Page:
SUMMARY OF THE INVENTION It is a principal object of the present invention, therefore, to provide a new and improved carriage drive for a high speed printer, and particularly a carriage drive of the kind that utilizes a spring mechanism to achieve rapid return movement of the printer carriage from any intermediate position on a line back to an initial position to start a new line.
. A particular object of the invention is to provide a new and improved carriage drive for a high speed printer, especially adapted for use in a dot matrix printer, that affords accurate, consistent, and rapid movement of the carriage in extremely short increments, with several increments to each character width. r
Another specific object of-the invention is to provide a new and improved decelerator for the carriage of a high speed printer that effectively minimizes any bounce of the carriage as the carriage reaches its initial position, upon return from an advanced position.
Accordingly, the invention is directed to a carriage drive for a high speed printer of the kind comprising a carriage movable in predetermined incremental steps along a given path in a character-spacing direction from an initial position toward a limit position and movable back along that path to its initial position from any position on the path. The carriage drive comprises a rotatable drive member and reversible drive means, preferably a reversible electrical stepping motor, for rotating the drive member in incremental steps in either a normal direction or a reverse direction. A rotatable driven member is operatively connected to the carriage of the printer and is employed to drive the carriage in its character-spacing direction when the driven member is rotated in a first direction. The carriage drive includes clutch means for coupling the drive member to the driven member to rotate the driven member in the aforementioned first direction in response to rotation of the drive member in its normal direction; the clutch means, however, is actuatable to a disengaged position whenever the drive member is rotated in its reverse direction. Spring return means are provided for moving the carriage in its return direction, independently of the drive means, whenever the clutch is disengaged. A carriage decelerator is provided for engaging and braking the carriage,
as the carriage approaches its initial position. The decelerator also uses the kinetic energy of the returning carriage to hold the carriage in its initial position, without bouncing, once that position is reached.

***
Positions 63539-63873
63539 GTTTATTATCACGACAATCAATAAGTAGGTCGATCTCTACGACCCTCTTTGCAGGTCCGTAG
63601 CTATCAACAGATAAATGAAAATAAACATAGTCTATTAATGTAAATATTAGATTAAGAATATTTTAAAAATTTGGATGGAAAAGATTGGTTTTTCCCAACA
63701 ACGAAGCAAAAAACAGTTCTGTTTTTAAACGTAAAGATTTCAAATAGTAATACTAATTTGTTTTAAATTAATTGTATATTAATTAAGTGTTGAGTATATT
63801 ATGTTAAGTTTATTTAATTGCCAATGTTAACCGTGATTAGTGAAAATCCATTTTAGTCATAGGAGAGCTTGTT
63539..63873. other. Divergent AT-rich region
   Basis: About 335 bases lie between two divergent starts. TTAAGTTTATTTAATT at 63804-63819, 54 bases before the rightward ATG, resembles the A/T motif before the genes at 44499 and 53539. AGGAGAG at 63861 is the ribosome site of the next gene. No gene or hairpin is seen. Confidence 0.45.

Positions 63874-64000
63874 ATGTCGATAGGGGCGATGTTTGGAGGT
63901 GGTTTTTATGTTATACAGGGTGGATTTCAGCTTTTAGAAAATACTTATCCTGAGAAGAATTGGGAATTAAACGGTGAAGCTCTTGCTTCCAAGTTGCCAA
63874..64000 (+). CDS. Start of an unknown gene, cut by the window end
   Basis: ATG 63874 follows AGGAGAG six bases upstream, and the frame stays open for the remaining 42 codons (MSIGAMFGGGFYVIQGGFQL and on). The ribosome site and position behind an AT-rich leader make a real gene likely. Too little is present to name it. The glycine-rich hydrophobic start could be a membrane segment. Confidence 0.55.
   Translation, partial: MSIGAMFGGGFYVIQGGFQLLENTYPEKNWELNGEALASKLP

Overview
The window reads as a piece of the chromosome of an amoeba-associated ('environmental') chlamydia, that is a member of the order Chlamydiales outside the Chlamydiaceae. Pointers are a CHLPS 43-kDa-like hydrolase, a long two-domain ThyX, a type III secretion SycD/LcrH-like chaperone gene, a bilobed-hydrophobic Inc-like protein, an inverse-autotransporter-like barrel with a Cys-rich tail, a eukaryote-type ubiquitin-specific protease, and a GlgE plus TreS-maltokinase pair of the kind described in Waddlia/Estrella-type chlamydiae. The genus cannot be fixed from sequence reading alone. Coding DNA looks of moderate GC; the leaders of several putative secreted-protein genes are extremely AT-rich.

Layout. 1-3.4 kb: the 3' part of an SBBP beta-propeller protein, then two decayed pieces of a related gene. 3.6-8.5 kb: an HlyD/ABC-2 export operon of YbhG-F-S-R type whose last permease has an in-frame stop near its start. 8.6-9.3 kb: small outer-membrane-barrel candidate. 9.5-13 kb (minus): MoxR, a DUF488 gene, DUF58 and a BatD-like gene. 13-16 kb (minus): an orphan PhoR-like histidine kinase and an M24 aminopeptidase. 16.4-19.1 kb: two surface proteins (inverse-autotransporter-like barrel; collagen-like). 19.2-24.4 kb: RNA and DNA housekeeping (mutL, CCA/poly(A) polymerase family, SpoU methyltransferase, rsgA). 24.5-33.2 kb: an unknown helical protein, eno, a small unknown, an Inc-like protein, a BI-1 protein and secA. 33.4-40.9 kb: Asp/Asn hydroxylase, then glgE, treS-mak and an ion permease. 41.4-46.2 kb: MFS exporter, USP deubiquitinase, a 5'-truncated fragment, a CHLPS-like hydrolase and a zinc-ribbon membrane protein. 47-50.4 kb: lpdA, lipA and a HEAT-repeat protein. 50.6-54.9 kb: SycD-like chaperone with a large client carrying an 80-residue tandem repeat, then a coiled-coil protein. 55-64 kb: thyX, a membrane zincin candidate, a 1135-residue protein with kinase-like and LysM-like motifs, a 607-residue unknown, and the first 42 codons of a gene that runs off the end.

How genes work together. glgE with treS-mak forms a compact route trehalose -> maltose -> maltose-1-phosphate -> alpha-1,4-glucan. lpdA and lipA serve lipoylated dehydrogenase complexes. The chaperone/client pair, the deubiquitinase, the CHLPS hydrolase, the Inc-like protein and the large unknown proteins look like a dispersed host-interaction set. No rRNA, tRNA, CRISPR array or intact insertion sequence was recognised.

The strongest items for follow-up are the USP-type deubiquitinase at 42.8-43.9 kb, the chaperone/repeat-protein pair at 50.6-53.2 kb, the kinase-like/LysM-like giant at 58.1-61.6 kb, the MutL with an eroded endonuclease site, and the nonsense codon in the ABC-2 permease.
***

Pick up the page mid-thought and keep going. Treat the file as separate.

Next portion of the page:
BRIEF DESCRIPTION OF THE DRAWINGS FIG. 1 is a perspective view of a high speed printer in which the carriage drive of the invention may be employed;
FIG. 2 is a front perspective view of a high speed printer incorporating the carriage drive of the present invention, with the cover and some other parts of the printer stripped away;
FIG. 3 is a rear perspective view of the printer of FIG. 2;
FIG. 4 is a cut away plan view of the printer, with most of the platen and carriage omitted;
FIG. 5 is a sectional side elevation view taken approximately as indicated by line 5-5 in FIG. 2;
FIG. 6 is a detail sectional view of a declerator incorporated in the carriage drive;
FIG. 7 is a detail sectional view of a clutch and certain sensing switches included in the carriage drive;
FIG. 8 is a sectional side elevation, partially cut away, taken approximately along line 8-8 in FIG. 3;
FIG. 9 is a detail, from FIG. 8, showing an alternate operating condition;
FIG. 10 is a detail plan view, partly in cross section;
FIG. 1 1 is a detail sectional view taken approximately along line 11-11 in FIG.'10;
FIG. 12 is a detail view of a part of the apparatus that has been cut away in FIG. 8;
FIG. 13 is a front perspective view of a high speed printer incorporating another embodiment of the carriage drive of the present invention; and
' FIG. 14 is a side elevation view of the printer of FIG. 13.
DESCRIPTION OF THE PREFERRED EMBODIMENTS FIGS. 1 through 12 illustrate a high speed printer 20, comprising a dot matrix printer, that incorporates a carriage drive constructed in accordance with a preferred embodiment of the present invention. Printer 20 comprises a base 21; two vertical side plates 23 and 24 are mounted upon base 21 at the leftand right-hand sides, respectively, of the printer. The spacing between the upper parts of side plates 23 and 24 is effectively maintained by a series of tie rods that span the distance between the side plates. These include a rear tie rod 25, an upper tie rod 26, and a lower tie rod 27, joining plates 23and24and base 21 inarigid frame.